The cosmic explorations of Elon Musk, David Bowie and Blind Willie Johnson – Colorado Springs Independent

Posted: December 3, 2020 at 4:55 am


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A Bowie-inspired mannequin circles the sun in a Tesla, blasted into space just because.

The longer I live, the more I am inclined to believe that this earth is used by other planets as a lunatic asylum, wrote George Bernard Shaw back in the early 1900s. And now, more than a century later, Elon Musk is planning to return the favor.

Last week, the billionaire eccentrics SpaceX program launched its Falcon 9 rocket from Cape Canaveral, the latest step in Musks mission to send 1 million people on commercial flights to Mars by the year 2050.

Meanwhile, Starman, the Bowie-inspired mannequin thats strapped into a rocket-mounted Tesla Roadster, is celebrating its two-year anniversary by continuing to orbit the sun while listening to the song Space Oddity on infinite repeat.

Johnsons voice awaits listeners in the cosmos.

Bowie, who was even better at branding than Musk, released Space Oddity in 1969, a year after Stanley Kubricks 2001: A Space Odyssey and a week before the first man set foot on the moon. The song introduces Bowies character Major Tom, an astronaut whos losing contact with ground control as his capsule drifts aimlessly into deep space:

Though Ive passed one hundred thousand miles

Im feeling very still

And I think my spaceship knows which way to go

Tell my wife I love her very much

She knows.

Space Oddity was Bowies first single to chart in the States, and he followed it up with a number of other space-themed singles, including Moonage Daydream, Starman and Life on Mars. The most interesting was Ashes to Ashes, in which he recasts Major Tom as a junkie whos strung out on heavens high and hitting an all-time low.

Musk, on the other hand, is hitting an all-time high. In May, he and his partner, the Canadian musician Grimes, announced the birth of their baby boy, whom they promptly christened X A-12 Musk. The name might have seemed inscrutable, had Grimes not posted this helpful explanation on Twitter:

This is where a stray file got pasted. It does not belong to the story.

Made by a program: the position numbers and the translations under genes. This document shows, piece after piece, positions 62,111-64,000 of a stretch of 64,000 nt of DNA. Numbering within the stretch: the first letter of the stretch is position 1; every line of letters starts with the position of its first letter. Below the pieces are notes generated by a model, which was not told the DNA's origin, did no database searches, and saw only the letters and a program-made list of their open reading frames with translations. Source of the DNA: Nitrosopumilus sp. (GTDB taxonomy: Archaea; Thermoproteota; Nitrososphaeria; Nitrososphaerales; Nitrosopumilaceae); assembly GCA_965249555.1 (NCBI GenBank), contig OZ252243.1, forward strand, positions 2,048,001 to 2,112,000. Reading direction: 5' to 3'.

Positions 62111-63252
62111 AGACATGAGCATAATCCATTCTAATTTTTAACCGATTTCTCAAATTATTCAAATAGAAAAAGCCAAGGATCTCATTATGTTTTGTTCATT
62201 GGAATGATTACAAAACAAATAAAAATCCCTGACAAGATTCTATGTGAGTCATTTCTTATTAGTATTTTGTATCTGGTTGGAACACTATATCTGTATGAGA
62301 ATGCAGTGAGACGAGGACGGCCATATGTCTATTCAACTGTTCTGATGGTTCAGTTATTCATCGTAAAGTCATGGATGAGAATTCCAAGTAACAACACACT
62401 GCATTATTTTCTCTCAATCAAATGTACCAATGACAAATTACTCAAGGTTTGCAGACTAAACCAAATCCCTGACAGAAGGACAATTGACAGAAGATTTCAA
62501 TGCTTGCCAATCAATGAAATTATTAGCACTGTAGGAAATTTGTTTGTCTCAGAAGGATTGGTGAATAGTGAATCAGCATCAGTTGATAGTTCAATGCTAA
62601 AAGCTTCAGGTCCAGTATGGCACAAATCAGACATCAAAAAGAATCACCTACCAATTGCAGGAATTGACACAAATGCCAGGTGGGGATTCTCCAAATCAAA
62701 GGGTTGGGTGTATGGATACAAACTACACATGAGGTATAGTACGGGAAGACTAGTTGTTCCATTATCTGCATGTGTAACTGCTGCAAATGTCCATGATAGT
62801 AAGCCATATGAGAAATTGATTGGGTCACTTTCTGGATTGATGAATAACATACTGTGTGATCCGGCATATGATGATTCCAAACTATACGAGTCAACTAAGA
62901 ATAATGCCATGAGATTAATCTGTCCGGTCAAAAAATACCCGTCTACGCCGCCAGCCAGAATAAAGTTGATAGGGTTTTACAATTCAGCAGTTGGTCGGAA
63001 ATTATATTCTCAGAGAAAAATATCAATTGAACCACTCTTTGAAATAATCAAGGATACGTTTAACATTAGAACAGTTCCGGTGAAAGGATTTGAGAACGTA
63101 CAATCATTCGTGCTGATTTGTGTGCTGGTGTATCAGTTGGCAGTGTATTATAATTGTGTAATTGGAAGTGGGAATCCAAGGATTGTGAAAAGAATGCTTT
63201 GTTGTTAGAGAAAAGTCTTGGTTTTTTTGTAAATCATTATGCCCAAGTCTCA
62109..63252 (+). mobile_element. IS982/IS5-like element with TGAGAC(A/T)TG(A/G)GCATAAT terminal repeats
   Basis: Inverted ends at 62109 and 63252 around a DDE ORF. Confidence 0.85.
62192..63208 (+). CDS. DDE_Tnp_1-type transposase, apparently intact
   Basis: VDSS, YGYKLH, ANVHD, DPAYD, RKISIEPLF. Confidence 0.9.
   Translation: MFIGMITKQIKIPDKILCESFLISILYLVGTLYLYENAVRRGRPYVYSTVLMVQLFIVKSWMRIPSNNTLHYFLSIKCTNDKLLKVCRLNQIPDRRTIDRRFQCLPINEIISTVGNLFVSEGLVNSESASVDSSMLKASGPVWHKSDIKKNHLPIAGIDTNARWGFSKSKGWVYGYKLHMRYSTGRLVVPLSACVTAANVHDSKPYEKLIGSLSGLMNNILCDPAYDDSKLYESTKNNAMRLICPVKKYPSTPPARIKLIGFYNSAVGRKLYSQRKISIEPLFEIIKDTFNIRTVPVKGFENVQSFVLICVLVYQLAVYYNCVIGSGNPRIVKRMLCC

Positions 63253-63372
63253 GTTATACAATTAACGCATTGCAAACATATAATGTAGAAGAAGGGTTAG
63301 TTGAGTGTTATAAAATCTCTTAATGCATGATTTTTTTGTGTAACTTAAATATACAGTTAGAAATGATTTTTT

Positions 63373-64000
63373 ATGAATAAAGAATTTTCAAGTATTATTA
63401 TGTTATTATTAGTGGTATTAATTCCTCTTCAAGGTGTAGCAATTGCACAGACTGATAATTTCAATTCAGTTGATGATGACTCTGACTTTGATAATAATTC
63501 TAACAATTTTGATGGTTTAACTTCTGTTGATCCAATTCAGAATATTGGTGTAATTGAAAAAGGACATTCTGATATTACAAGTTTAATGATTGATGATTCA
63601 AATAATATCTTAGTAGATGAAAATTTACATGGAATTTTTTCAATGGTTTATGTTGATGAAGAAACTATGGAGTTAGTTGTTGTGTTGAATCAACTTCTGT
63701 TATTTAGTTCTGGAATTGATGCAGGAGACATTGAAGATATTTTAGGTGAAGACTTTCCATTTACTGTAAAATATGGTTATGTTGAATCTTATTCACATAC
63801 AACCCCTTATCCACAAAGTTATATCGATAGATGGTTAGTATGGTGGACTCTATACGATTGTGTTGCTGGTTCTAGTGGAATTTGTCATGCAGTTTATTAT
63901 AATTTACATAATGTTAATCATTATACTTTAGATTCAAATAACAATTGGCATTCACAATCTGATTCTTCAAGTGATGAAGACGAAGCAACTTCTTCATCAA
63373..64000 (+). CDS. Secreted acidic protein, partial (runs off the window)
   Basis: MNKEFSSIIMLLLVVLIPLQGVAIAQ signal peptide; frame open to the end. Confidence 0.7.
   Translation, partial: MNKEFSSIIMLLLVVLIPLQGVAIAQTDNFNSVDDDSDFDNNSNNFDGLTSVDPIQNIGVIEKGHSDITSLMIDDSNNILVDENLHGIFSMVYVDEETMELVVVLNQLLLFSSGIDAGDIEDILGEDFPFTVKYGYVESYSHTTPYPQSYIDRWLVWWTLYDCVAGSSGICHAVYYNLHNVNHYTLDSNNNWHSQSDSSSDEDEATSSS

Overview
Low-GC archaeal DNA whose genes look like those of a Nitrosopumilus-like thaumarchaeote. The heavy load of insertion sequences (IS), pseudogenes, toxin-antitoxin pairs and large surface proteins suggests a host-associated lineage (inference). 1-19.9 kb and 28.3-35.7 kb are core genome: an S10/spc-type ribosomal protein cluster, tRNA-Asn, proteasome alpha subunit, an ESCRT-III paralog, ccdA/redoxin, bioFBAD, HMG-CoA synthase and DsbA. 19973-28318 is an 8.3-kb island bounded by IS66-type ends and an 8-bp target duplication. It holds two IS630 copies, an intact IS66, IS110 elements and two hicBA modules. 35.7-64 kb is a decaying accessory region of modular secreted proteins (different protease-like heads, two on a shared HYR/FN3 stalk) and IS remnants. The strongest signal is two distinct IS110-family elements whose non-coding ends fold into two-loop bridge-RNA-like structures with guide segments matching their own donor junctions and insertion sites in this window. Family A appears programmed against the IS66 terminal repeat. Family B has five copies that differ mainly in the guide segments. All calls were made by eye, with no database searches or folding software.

X, the unknown variable

, my elven spelling of Ai (love &/or Artificial intelligence)

A-12 = precursor to SR-17 (our favorite aircraft). No weapons, no defenses, just speed. Great in battle, but non-violent + (A = Archangel, my favorite song) (metal rat)

Last month, NASA officially certified SpaceX as the first commercial spacecraft system in history capable of transporting humans to and from the International Space Station.

As remarkable as all this may be, its worth remembering that Elon Musk wasnt the first to send music by earthlings into space.

Zillionaire Elon Musk and Claire Boucher (aka Grimes)

That distinction goes to NASA, which launched its Voyager 1 back in 1977. On board is a gold-plated disc that contains greetings in 55 languages, a variety of nature sounds, and a 1927 recording of Blind Willie Johnsons eerie Dark Was the Night, Cold Was the Ground.

The story of the Texas bluesmans ascension to the heavens is beautifully told in writer Gary Golio and illustrator E.B. Lewis Dark Was the Night: Blind Willie Johnsons Journey to the Stars. Published in August by Random Houses Pelican Young Readers division, the book describes Johnson as a musician playing his guitar and humming a tune of light and hope to whoever might be listening.

As of this writing, Voyager 1 is some 14 billion miles from Earth. To the best of our knowledge, Dark Was the Night has yet to be heard by any alien lifeforms, and may never be.

The spacecraft will be encountered and the record played only if there are advanced spacefaring civilizations in interstellar space, wrote Carl Sagan, who supervised the compilation. But the launching of this bottle into the cosmic ocean says something very hopeful about life on this planet.

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The cosmic explorations of Elon Musk, David Bowie and Blind Willie Johnson - Colorado Springs Independent

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December 3rd, 2020 at 4:55 am

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